Developing an accessibility policy
Arts organisations and venues wanting to improve their accessibility are encouraged to download and read the guide How to develop and write an accessibility policy, written by Arts Access Aotearoa.
The 23-page guide covers what we mean by accessibility and why arts organisations need a policy about it. It also outlines the ten stages of the “Policy Cycle” – from examining the status quo through to consultation, making it public, implementing the policy, and monitoring and evaluating its effectiveness.
Richard Benge, Executive Director, Arts Access Aotearoa, says the arts can enrich our lives, giving voice to our cultural expression and making us feel better about ourselves and the world.
“Many people, however, experience barriers to participating in the arts and so are excluded from their benefits,” he says. “Developing an accessibility policy will support arts organisations and venues to provide long-term accessibility without relying on champions to drive change.”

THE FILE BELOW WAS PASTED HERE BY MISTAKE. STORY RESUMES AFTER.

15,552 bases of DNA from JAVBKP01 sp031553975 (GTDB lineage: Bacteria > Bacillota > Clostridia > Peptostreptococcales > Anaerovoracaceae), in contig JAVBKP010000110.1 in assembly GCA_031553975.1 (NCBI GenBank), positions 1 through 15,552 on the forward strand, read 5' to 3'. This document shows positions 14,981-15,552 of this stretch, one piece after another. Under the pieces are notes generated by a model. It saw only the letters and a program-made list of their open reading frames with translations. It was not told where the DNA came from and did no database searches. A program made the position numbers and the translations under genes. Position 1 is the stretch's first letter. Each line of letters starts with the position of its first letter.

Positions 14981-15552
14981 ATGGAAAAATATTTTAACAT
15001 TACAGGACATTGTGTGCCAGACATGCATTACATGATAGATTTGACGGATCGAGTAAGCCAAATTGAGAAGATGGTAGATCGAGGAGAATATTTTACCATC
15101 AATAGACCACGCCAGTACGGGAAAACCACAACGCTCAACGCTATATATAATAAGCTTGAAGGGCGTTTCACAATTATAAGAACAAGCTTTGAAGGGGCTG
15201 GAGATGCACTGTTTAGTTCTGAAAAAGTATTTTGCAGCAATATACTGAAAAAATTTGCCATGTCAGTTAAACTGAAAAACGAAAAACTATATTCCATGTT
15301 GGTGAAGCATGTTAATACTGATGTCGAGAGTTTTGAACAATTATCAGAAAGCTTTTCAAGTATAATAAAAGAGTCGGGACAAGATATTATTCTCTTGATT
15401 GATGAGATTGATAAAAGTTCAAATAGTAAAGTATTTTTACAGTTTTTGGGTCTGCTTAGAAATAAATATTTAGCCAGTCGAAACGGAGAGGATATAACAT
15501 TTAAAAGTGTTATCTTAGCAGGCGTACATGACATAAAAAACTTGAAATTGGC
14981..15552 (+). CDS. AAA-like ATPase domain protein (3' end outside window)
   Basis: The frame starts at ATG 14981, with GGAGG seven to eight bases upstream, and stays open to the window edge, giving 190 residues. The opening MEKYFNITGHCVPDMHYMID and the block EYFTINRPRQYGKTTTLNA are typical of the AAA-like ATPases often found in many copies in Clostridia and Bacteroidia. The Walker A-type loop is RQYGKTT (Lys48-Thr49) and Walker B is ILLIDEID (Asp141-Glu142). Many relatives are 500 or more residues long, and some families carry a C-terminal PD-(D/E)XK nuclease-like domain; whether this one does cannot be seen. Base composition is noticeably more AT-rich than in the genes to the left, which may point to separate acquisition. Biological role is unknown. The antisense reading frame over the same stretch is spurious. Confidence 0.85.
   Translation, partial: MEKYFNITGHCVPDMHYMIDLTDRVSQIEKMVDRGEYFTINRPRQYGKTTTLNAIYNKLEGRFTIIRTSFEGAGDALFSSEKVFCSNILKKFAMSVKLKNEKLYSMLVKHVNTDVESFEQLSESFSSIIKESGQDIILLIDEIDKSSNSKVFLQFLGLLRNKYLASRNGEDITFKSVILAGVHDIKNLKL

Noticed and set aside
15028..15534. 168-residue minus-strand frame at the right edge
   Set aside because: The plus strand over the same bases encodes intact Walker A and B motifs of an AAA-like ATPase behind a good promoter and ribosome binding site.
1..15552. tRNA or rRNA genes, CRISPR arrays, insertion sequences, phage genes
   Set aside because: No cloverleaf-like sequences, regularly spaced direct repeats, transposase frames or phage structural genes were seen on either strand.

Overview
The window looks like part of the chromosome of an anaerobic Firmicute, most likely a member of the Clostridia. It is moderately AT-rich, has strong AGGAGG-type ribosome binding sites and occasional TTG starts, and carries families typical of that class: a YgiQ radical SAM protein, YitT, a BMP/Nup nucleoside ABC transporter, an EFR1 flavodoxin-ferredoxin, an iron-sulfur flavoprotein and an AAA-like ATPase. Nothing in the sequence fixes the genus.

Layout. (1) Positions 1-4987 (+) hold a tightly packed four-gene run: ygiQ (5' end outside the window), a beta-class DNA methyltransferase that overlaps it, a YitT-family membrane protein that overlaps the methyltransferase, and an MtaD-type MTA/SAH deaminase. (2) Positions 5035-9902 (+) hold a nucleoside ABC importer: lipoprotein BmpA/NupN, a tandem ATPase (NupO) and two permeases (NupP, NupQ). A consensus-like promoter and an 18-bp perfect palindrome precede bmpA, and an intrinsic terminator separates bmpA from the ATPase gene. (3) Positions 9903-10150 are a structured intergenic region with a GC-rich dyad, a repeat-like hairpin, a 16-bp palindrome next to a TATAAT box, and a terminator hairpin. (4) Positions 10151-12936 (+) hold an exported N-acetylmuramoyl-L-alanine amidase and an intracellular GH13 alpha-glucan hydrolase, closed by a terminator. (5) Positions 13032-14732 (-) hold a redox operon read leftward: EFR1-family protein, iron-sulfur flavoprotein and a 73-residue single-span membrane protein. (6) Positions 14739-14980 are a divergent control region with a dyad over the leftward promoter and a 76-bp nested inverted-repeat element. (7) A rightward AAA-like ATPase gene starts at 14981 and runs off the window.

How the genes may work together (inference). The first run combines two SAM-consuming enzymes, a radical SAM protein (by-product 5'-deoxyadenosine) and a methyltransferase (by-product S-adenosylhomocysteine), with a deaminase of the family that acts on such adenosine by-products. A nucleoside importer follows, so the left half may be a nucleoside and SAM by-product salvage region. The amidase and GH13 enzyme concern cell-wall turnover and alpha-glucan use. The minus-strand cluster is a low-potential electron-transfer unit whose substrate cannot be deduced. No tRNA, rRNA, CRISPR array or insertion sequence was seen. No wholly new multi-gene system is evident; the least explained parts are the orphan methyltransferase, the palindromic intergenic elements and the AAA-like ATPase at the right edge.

Over time, Arts Access Aotearoa will respond to feedback, refresh the information and let members of the Arts For All Network know about updates.
“Many arts organisations, local councils and others in the Arts For All Network are already working towards increased accessibility,” Richard says. “Thank you for your commitment to making a difference.
“I trust this guide will be another step in our dialogue on how Arts Access Aotearoa can support members of the Arts For All Network to develop and implement accessibility policies.”
Developing an accessibility policy: Angela Yeoman, Policy Principal of Arts Access Aotearoa, explains the step-by-step process involved in writing an accessibility policy and action plan. You can download the guide to developing an accessibility policy to the left of this column.
Download the guide